AMM Internet

Civil War There is one of those Civil War grenades in the museum at Stone Mountain, Georgia - close to Conyers and close to Atlanta. Richard James

AMM Internet

Indian Wars Just recently at the site of the Sand Creek Massacre between La Junta (near Bent's Fort) and Kit Carson, Colorado, where they are excavating, they found a grenade that didn't go off when the civilian militia killed over 200 peaceful "hostels." Bill Cunningham

AMM Internet

As the discovery of black powder was happening and over the course of time, the Chinese, Hindus, Greeks, Arabs, English and Germans have all claimed the honor of discovering black powder; however, no decisive proof can be found to determine who actually made the first discovery.

There are early accounts of Chinese firecrackers, Roman Candles and Greek Fire Bombs, but most commonly, the credit is given to Roger Bacon (mid 13th century) of England or Berthold Schwartz (early 14th century) of Germany as both monks left written records of their experiments. In their documents, they proved that they had identified the explosive property of sulfur, carbon, and potassium nitrate. It is high probable that several countries independently came up with the same conclusion at approximately the same time.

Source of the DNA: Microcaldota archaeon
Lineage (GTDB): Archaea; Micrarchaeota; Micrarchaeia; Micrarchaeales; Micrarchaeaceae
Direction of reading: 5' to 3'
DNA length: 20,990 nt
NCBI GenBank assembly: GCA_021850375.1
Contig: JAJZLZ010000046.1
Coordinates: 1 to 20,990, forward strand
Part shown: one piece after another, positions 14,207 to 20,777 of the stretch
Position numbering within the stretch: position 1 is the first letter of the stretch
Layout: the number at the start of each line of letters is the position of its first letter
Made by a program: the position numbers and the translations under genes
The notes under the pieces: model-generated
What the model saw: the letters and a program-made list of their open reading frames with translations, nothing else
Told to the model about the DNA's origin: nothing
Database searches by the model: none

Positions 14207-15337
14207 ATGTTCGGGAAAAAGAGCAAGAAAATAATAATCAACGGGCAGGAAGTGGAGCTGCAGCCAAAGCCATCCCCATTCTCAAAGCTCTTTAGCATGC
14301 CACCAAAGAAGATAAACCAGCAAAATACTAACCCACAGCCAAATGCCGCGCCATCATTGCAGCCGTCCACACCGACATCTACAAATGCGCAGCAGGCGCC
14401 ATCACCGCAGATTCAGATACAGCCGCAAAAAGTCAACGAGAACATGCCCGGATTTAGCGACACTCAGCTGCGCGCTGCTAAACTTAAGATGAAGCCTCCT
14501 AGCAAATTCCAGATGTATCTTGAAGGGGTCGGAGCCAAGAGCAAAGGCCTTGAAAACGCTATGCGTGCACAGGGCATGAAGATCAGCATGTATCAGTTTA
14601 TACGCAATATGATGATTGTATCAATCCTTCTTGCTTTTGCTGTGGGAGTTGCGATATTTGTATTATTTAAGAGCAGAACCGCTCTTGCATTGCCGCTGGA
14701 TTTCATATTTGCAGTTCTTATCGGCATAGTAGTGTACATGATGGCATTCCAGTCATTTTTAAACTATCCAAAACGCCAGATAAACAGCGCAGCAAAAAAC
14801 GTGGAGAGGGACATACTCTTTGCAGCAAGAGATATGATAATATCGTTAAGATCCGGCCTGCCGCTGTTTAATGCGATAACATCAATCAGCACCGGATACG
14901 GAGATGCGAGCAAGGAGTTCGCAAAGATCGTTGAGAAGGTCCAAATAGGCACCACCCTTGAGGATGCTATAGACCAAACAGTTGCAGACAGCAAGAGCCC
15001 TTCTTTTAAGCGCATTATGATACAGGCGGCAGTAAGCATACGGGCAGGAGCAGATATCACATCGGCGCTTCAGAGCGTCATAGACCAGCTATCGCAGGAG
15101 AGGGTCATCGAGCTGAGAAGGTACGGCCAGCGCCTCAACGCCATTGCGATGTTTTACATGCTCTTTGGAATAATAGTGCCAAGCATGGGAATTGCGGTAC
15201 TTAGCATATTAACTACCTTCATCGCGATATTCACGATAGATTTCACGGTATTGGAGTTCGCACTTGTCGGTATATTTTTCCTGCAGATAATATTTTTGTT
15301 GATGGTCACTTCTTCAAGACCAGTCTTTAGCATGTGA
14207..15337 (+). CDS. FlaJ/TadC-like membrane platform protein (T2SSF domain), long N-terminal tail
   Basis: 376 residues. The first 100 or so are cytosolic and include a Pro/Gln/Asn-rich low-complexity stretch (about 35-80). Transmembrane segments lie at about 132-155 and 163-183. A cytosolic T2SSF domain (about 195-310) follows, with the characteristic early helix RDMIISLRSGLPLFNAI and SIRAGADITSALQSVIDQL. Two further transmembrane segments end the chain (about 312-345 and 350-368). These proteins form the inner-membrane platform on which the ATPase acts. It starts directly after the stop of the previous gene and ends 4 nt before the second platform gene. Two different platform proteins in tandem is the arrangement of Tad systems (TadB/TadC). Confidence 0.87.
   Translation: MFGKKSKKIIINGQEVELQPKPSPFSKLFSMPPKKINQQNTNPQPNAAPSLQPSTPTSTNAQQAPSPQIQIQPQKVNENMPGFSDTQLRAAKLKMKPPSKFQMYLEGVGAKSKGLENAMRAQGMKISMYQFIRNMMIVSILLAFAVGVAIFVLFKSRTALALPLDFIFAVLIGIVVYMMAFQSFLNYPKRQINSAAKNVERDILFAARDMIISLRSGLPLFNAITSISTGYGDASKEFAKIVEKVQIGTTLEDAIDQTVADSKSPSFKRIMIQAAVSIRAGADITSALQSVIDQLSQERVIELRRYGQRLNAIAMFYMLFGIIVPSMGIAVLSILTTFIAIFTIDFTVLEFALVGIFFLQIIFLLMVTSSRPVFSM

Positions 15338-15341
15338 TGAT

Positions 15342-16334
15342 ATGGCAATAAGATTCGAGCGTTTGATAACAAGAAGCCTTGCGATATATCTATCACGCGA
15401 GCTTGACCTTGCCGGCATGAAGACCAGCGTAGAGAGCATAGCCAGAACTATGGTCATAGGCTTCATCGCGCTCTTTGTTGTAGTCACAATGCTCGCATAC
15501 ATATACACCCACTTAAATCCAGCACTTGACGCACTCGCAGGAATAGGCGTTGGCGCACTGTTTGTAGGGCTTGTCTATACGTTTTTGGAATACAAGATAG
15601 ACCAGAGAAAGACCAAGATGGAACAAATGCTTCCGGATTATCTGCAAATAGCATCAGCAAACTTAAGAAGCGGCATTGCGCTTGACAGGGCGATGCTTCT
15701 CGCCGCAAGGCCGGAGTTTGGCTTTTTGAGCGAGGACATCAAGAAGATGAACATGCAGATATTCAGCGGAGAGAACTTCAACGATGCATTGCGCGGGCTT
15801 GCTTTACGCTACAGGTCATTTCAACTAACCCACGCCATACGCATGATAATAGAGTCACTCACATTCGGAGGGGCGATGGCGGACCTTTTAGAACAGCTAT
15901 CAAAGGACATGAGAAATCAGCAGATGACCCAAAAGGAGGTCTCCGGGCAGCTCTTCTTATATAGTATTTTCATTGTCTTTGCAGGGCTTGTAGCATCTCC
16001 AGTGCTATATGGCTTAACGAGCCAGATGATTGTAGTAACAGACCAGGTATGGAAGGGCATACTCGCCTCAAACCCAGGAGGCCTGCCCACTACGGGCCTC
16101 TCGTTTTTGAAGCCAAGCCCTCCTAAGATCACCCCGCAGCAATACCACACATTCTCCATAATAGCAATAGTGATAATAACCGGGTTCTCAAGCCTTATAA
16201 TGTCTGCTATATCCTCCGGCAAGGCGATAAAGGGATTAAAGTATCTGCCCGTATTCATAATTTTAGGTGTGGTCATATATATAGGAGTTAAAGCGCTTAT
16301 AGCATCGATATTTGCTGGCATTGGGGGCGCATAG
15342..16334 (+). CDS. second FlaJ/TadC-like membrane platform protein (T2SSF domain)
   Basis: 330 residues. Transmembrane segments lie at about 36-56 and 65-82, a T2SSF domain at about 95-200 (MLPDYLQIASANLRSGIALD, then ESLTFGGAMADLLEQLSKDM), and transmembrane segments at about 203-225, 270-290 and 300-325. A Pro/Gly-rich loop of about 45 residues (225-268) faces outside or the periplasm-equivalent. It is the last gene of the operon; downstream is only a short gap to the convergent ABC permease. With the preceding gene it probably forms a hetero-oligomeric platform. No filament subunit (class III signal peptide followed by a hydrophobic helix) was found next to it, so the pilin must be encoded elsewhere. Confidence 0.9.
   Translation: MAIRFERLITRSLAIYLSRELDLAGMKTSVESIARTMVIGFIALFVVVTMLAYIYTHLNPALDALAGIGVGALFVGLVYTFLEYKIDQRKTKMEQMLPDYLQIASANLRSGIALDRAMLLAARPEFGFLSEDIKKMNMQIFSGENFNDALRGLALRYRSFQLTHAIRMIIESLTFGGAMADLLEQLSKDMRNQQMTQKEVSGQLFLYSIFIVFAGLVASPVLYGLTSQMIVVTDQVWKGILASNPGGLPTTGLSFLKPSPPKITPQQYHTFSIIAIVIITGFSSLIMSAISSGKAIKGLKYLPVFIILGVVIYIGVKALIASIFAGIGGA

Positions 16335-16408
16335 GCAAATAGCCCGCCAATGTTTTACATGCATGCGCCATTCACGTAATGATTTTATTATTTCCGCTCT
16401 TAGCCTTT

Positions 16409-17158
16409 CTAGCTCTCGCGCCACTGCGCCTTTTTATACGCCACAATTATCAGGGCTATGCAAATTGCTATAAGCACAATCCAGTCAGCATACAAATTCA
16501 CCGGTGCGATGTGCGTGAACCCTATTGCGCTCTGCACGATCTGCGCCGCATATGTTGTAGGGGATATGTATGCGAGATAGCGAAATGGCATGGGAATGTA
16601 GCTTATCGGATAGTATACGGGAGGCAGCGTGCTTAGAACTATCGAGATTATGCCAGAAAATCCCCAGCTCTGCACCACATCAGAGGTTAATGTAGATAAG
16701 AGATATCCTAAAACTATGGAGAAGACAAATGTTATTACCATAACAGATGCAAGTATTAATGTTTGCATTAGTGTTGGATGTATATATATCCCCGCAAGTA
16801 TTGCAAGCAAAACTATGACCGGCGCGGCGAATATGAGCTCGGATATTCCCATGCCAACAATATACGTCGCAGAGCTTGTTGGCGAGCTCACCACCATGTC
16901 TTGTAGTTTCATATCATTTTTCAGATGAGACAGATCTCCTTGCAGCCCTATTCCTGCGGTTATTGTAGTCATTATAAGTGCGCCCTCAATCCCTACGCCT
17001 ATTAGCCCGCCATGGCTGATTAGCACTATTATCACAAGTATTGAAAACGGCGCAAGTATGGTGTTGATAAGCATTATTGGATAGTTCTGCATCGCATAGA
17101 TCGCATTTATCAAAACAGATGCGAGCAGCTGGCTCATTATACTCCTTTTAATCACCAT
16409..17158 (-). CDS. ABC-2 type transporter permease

Some accounts claim the Chinese made the first fireworks with a formula very much like black powder, and used black powder in weapons that explosived in the early 13th century, such as bombs and grenades. by the 14th century the hand cannon, stationary cannon and field cannon had made their appearance. This information does not have good documented proof like some of the monks of England and Germany have shown, but this is the first mention of "Fire Grenades" used to protect or defend against another force.

Classified Ad recently seen in a Bottle & Glass magazine.

Chinese Fire Grenades: these bottles were designed to be destroyed in a fire, (filled with black powder) most common colors are cobalt, greens, amber, and clears. They usually have bands or quilting on them and are embossed with the manufacturer's name/mark, They are usually about 6-8" high with a narrow neck and a round (rect) body, can be filled and sealed or empty. Good grenades can cost upwards of $2000- Have several in this price range, call for colors and prices.